thonghail of this in an attempt to omrve what it containes 11 a mi,471813e way. More important.1, for the pur , Wput toget! all of the timon bile that hart en antruired, wong link to t'e 1:1 and 111:!)$tantis, t'hi poetist of a very major ellort that had been conducted in-t beforp World llar II, *huh prolei wlat ** kno natin Sofuell bil. I hemmablue ribadi otmitteln by JH.If weil of the Lage of lations and columbia l'uver wtv fame. It hal pemurnian exclient Lill for the 1 s but it

died when the war came. I don't think that speaks to any fault in the billitself, but the impetus just went out of it.

We also put together, by subject, all of the foreign bills we could find that bear on this. They fall into very clearcut patterns. And we attempted to try to integrate all of this information to see how all of these different things decided or proposed to decide certain questions. We did this to make sure we weren't missing anything and to see how others have tried to fit the subject matter together in some kind of rational way.

I don't think in the end we really copied anything. We integrated and absorbed it, but I don't think there is anything in this bill now that was ever really copied from anything else.

On the other hand, it is a curiosity to find that your bill has been adopted in some foreign countries and in some foreign treaties. In other words, we had legislated and made treaty law by this longdrawn-out legislative process. There is a certain irony to that. It is startling to see the language we are familiar with here turning up in translation in other laws.

In any case, patterns are detectible throughout the whole range of this previous effort and the etiort throughout the rest of the work. These things do fall into predictable categories. I think if you go back and read our earliest drafts from 1963 and the 1964 bill, which was our first essay in this field, I think you will find the structure almost the same. There have been, of course, some additions.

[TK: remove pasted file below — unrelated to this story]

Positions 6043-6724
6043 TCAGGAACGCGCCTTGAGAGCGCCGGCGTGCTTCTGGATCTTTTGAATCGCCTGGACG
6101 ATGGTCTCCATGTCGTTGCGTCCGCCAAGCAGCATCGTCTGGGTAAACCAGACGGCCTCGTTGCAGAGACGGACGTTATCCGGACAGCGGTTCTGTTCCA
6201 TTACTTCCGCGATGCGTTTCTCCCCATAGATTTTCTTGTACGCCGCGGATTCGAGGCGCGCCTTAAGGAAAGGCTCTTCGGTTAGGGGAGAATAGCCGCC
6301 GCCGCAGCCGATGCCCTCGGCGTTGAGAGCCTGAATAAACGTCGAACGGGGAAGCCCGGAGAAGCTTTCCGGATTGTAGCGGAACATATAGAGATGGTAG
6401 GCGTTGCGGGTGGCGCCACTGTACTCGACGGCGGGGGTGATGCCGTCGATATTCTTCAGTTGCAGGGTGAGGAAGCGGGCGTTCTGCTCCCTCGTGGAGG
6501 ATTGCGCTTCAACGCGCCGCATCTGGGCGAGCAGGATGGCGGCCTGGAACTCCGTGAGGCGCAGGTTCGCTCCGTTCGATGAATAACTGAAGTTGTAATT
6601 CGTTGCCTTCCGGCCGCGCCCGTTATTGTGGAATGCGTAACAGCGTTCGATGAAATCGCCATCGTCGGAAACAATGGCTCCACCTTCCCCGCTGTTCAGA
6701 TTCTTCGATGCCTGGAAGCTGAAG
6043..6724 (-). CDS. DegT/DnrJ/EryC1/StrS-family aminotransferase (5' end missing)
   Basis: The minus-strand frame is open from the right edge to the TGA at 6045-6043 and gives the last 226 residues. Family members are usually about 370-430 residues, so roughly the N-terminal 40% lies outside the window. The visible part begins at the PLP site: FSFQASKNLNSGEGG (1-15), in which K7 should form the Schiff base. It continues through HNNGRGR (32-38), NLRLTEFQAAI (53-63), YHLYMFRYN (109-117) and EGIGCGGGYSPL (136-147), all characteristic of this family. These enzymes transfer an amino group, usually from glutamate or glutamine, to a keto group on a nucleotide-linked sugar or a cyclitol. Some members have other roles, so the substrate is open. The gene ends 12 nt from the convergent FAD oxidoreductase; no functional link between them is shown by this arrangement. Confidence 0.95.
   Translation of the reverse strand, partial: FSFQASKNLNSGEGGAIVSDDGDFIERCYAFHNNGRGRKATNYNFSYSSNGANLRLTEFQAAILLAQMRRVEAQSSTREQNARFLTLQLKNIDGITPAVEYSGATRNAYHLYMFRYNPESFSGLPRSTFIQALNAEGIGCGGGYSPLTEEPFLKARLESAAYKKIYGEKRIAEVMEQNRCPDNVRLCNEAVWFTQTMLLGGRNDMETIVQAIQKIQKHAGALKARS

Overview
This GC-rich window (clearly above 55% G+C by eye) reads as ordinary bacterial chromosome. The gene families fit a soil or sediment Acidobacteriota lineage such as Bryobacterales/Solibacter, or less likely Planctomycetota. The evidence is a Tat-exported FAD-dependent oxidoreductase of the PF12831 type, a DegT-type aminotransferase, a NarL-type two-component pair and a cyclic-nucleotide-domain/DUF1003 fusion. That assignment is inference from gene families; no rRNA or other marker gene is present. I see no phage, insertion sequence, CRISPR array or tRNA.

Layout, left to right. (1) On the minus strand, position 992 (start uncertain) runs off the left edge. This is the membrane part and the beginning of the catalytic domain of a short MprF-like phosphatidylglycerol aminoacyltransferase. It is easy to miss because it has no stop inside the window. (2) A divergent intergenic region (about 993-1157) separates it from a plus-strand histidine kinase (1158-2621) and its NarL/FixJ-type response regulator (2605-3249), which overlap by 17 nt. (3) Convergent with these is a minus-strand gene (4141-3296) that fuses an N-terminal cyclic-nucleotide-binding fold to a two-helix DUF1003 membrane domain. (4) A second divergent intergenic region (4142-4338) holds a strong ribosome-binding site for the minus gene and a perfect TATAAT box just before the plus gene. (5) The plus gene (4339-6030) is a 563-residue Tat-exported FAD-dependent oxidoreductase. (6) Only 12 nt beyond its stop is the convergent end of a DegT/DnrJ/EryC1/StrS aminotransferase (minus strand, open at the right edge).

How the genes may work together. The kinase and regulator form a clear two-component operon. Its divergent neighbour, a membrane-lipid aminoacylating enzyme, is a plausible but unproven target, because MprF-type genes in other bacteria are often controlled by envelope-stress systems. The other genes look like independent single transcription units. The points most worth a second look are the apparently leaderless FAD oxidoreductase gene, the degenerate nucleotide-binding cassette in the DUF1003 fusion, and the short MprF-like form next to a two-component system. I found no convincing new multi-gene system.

Title I of the bill is the basic revision of the present title 17 of the United States Code, which is the 1909 law, as amended. That is all it is. It does not contain anything else.

The title falls into eight general subject beadings, which are the chapter headings listed on the first page of the bill. I certainly don't need to go over them for this purpose. But, this does not exhaust the subject matter of the bill.

I might add in this connection, Mr. Chairman, that the eighth of these was added in the Senate after you finished your work on the bill in 1967. It does establish the Copyright Royalty Tribunal, which has grown in the scope of its duties since its original introduction into the bill. Originally, we had only seven chapters. And then tucked Letween titles I and II are a whole range of transitional and supplementary provisions which are very detailed but contain some interesting little nuggets here and there. And I will try to point them out to you, when we come to them, although I do not believe that any of them were raised in any of the testimony except that of the Government witnesses on the second day. And I will try to point those out to you when we come to them.

Then we have title II, which is a completely separate piece of legislation, namely, the Design Protection Act, which was the subject of hearings in the House and it passed the Senate three times. It passed twice separately and the third time as part of this legislation in 1974. But, it has not been integrated quite as well as it should be. It just starts out “title II” and then you have the introduction. And I think someone, and I believe it was the Department of Commerce, said that it should be integrated better, because it may not be clear in a different context, if this were enacted into law, what titles you are talking

57-786-76-pt. 3- 26